Adapted from “Are You Too Powerful for Your Own Good?” by Ann E. Tenbrunsel (professor, Notre Dame University), first published in the Negotiation newsletter.
Imagine that you’re a national account sales manager and are preparing to negotiate your annual raise. You have met all your sales objectives and feel that you are not only a valuable employee but also the top producer in the department. You feel quite confident that you will receive the highest possible salary increase. But during an informal discussion with some of your peers, you realize that they, while aware of your achievements, believe they have contributed more to the team than you think they have.
Who is right, you or your coworkers? In research investigating the impact of power in negotiations, professors David Messick of Northwestern University and Ann Tenbrunsel of Notre Dame University have found that high-power players tend to discount the power of less powerful players. Such self-confident perceptions can cause problems for powerful negotiators, who may offer fewer concessions and treat others with less respect and recognition than less powerful negotiators feel they rightfully deserve.
Most negotiators understand the importance of preparation and will dedicate significant time and energy to analyzing important negotiations in advance. Chances are, however, that powerful negotiators will undertake less informative and less accurate analyses than their weaker counterparts will. For instance, in the hypothetical raise negotiation, you may be so confident of your contributions that you fail to thoroughly investigate several other important factors: the extent to which your boss met her annual sales goals, the relative performance of your peers, or the company’s overall financial health. Clearly, all these variables would be relevant to your salary negotiation.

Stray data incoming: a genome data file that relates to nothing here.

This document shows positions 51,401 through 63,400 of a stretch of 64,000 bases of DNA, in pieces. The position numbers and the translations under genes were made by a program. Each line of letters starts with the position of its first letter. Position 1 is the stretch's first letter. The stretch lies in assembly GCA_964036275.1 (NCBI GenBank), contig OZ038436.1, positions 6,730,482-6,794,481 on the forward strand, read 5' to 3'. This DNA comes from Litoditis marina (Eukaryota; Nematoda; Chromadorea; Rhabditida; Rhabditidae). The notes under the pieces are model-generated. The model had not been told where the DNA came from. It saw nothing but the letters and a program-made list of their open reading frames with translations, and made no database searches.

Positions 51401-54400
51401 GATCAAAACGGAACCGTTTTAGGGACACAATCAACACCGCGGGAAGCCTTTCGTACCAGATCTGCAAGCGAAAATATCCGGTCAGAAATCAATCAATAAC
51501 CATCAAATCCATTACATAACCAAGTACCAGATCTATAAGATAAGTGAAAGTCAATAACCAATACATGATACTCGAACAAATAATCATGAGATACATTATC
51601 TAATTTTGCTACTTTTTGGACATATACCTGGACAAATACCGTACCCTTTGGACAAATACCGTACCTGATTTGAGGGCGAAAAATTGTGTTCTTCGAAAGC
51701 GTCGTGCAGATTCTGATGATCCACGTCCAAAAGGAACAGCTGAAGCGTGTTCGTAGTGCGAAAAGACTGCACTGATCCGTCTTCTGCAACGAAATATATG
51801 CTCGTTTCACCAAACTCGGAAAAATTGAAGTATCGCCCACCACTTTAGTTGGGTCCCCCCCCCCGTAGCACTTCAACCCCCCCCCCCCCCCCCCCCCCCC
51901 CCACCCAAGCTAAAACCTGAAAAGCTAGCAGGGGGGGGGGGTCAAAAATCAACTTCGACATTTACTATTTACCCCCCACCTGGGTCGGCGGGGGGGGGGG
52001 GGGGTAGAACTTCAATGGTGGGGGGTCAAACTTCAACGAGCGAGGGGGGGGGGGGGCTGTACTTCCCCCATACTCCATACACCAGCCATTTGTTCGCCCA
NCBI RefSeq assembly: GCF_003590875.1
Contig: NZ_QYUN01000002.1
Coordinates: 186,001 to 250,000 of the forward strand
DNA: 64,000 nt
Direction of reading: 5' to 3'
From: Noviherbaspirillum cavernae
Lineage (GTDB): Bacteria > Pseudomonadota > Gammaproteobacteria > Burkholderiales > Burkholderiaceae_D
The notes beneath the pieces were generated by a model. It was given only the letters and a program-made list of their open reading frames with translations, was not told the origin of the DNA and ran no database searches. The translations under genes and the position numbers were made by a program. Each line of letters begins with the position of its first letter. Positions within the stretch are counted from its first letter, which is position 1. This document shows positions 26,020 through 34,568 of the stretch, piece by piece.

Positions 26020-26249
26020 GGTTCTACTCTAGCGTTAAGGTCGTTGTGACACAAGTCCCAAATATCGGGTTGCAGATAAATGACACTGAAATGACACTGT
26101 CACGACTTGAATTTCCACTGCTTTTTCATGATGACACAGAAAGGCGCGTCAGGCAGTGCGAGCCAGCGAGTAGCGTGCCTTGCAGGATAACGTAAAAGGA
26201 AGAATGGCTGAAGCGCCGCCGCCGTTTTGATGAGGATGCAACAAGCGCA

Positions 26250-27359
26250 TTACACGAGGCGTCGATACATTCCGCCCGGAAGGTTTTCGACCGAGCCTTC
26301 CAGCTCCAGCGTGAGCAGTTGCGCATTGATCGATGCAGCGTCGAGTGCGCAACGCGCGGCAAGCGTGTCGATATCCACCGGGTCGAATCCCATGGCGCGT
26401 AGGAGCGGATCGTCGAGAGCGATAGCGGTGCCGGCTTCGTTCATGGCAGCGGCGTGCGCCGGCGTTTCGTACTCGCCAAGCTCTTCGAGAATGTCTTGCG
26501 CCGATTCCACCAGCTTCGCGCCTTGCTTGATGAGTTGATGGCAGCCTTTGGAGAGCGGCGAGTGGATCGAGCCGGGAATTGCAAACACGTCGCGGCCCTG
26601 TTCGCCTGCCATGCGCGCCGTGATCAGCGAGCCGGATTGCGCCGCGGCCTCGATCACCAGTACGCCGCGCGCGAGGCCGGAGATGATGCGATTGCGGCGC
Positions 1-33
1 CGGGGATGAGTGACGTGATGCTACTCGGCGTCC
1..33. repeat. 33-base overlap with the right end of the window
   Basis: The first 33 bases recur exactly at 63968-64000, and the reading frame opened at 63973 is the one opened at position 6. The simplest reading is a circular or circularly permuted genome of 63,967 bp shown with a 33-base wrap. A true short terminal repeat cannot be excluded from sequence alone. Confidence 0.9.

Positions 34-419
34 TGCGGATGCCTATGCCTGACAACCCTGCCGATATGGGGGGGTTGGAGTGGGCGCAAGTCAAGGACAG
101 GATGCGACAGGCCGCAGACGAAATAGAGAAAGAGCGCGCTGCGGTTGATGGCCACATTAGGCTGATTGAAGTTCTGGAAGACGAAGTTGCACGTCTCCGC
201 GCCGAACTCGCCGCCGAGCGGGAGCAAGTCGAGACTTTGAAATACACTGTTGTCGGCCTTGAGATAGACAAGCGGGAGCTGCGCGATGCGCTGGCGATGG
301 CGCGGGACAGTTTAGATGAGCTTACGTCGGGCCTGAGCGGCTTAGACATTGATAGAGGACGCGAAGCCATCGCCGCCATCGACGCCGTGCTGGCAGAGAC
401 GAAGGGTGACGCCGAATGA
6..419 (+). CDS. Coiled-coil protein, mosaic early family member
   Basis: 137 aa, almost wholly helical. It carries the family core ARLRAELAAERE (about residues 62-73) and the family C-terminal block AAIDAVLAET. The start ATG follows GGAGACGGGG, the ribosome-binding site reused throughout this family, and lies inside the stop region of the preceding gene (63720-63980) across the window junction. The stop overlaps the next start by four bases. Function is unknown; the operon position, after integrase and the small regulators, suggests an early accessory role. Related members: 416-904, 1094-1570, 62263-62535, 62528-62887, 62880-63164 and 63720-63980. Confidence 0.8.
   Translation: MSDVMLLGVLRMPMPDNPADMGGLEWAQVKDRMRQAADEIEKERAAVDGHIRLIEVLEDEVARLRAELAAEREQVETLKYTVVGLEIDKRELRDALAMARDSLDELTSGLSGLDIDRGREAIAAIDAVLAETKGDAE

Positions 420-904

You may think you’re on top, but power is in the eye of the beholder. Accepting this reality often necessitates broadening your notion of what constitutes power. Resources are often the most obvious source of power, but maintaining good relationships, being viewed as an expert, and constructing mutually beneficial solutions also add to one’s power base. At the heart of these skills is the ability to influence the interests of others at the table, whether positively or negatively. Your counterparts may win at the influence game if they recognize that power is multifaceted-and you don’t.
Stories of less powerful Davids outsmarting formidable Goliaths show up in the news every day. To avoid becoming the next Goliath, you need to overcome the tendency to view an upcoming negotiation as a no-brainer. Instead, strive to identify and understand the weaker party’s vantage point by undertaking the same thorough preparation and analysis that you would if you were in his position.
This advice is equally important during the negotiation itself: Never assume that you’ve got it made.